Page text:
The White House’s Office of Management and Budget (OMB) is planning to investigate the Environmental Protection Agency’s (EPA) decision to spend more than $43,000 for a soundproof booth for Administrator Scott PruittEdward (Scott) Scott PruittEPA bans use of pesticide linked to developmental problems in children Science matters: Thankfully, EPA leadership once again agrees Want to evaluate Donald Trump's judgment? Listen to Donald Trump MORE.
OMB Director Mick MulvaneyMick MulvaneyHeadhunters having hard time finding jobs for former Trump officials: report Trump holdovers are denying Social Security benefits to the hardest working Americans Mulvaney calls Trump's comments on Capitol riot 'manifestly false' MORE told lawmakers on the House Appropriations Committee about the plans to probe the booth at a Wednesday hearing of the committee’s subpanel that oversees the OMB.
Mulvaney said that since the Government Accountability Office (GAO) ruled Monday that the spending on the booth was a violation of the Antideficiency Act, OMB will investigate.
“We take the Antideficiency statute very, very seriously. And if they’ve been broken, we’ll follow the rules,” he told Rep. Mike QuigleyMichael (Mike) Bruce QuigleyHouse Democrats urge Pelosi to prioritize aid for gyms House Intel Democrats express doubts about completing Afghan evacuation by deadline Gyms, hotels, bus companies make last-ditch plea for aid MORE (Ill.), the subpanel’s top Democrat.
“We will enforce the law, and we’ll do so in a transparent fashion, Mr. Quigley. I’m not interested in covering for anybody else.”
Mulvaney said his office either had just started its investigation into the matter or will start it soon.
Congress gave the EPA a $5,000 annual cap for refurnishing or redecorating Pruitt’s office, and required the EPA to notify lawmakers before exceeding that cap.
GAO said that Pruitt’s soundproof booth counted toward that cap, and the agency did not notify Congress. Since the agency’s action violated an appropriations law, it also violated the Antideficiency Act, which prohibits agencies from spending money that has not been appropriated.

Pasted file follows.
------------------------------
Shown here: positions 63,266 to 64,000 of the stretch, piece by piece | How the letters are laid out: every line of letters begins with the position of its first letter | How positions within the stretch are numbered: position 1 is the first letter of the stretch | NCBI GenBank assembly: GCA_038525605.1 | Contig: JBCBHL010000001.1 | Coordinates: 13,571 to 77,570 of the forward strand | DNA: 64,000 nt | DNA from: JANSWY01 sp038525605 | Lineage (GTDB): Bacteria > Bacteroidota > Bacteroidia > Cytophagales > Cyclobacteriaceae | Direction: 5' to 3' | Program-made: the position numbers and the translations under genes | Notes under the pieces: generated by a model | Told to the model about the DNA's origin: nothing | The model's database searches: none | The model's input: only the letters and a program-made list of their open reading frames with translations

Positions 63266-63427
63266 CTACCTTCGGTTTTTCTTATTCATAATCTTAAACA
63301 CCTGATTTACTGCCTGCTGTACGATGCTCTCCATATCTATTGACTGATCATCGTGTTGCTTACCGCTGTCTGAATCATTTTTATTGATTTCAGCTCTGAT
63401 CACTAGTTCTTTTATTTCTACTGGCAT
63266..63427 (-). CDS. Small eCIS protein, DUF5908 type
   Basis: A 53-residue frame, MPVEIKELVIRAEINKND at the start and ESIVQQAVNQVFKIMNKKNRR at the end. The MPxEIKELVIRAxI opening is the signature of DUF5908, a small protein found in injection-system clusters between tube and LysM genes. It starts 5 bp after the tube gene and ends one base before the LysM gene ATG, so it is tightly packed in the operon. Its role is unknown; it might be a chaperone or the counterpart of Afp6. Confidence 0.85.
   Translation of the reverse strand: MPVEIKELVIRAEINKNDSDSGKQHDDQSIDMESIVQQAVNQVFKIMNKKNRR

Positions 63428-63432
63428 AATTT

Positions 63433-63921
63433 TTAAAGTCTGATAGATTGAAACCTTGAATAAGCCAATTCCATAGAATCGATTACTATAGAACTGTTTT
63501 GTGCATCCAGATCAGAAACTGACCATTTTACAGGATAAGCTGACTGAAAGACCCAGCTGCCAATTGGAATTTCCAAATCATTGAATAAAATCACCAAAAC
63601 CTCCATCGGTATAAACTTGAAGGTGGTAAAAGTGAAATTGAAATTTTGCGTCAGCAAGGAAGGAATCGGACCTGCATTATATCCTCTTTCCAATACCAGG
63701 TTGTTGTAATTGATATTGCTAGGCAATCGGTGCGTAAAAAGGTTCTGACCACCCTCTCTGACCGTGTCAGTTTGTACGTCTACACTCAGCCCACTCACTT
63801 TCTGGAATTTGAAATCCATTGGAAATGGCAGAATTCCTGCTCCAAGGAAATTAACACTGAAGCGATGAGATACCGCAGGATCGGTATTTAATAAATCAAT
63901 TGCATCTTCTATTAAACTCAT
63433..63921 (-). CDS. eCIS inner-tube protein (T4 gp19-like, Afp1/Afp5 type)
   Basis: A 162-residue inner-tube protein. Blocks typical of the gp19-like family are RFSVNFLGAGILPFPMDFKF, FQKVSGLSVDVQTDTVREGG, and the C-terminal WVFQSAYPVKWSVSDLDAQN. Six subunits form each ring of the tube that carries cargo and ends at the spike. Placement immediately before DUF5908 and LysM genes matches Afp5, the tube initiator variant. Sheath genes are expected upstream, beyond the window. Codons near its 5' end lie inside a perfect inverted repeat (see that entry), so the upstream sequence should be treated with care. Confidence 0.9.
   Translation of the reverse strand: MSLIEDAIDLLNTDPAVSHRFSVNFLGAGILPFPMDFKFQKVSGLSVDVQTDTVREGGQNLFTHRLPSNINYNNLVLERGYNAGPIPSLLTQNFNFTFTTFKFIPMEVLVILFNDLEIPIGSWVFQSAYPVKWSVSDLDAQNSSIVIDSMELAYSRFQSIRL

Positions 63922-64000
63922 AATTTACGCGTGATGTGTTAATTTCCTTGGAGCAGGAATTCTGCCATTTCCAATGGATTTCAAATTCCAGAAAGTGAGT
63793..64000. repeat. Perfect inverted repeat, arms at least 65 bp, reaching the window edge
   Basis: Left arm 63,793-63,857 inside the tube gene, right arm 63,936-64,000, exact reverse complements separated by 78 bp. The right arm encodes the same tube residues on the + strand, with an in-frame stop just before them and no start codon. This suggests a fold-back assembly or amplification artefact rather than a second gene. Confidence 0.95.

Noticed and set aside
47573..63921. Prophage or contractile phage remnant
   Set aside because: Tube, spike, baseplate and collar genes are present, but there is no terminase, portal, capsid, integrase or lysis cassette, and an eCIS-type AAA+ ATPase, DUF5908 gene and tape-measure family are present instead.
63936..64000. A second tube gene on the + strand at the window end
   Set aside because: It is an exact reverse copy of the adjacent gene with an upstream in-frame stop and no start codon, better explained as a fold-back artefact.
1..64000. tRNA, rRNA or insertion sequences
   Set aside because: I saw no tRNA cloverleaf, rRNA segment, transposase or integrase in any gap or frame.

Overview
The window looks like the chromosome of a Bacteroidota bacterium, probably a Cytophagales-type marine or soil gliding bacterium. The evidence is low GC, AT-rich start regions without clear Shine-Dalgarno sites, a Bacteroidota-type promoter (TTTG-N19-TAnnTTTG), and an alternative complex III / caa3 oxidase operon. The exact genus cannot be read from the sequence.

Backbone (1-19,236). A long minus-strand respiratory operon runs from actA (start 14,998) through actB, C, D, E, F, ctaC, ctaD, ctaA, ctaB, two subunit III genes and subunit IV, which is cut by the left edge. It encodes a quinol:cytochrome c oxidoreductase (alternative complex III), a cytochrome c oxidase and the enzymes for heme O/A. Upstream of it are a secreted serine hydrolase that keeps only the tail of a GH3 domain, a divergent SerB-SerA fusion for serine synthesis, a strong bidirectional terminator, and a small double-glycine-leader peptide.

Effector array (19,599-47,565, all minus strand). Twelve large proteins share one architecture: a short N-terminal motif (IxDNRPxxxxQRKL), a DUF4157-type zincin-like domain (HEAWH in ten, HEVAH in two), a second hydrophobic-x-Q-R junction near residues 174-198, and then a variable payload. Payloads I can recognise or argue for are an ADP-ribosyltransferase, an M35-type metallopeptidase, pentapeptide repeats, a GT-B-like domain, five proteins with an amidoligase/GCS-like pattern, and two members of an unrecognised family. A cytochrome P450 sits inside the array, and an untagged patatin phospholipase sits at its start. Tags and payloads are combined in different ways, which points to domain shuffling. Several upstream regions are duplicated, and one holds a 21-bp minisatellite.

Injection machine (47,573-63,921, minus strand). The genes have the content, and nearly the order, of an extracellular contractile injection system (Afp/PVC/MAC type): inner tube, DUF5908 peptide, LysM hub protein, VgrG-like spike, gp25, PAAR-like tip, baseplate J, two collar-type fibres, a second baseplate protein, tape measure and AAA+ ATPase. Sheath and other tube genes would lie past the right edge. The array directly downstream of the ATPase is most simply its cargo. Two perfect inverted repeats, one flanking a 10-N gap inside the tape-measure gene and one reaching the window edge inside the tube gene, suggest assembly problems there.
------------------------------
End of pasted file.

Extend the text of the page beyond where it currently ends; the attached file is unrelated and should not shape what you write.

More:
Mulvaney told lawmakers that the violation could possibly result in a criminal conviction, but it was not likely.
“Technically it’s a criminal law. I don’t think anybody has ever been charged criminally with a violation of the Antideficiency statute. But we would talk to the lawyers and figure out what the appropriate statutory steps are that we are supposed to take,” he said.
“Again, we’re going to be completely aboveboard on this one. I’m not any happier about it than you are,” Mulvaney told Quigley.
Pruitt has defended the booth as necessary to have secure communications, including with the White House, despite the EPA having an area dedicated to sensitive communications elsewhere in the headquarters building.
“It’s necessary for me to be able to do my job,” he told the House Energy and Commerce Committee in December.
The EPA must now write a memo to OMB, GAO and others explaining the violation. OMB is the main executive branch body responsible for Antideficiency Act compliance.
EPA spokeswoman Liz Bowman said Monday that the agency would follow the necessary procedures following the GAO report.
“EPA is addressing GAO’s concern, with regard to Congressional notification about this expense, and will be sending Congress the necessary information this week,” she said.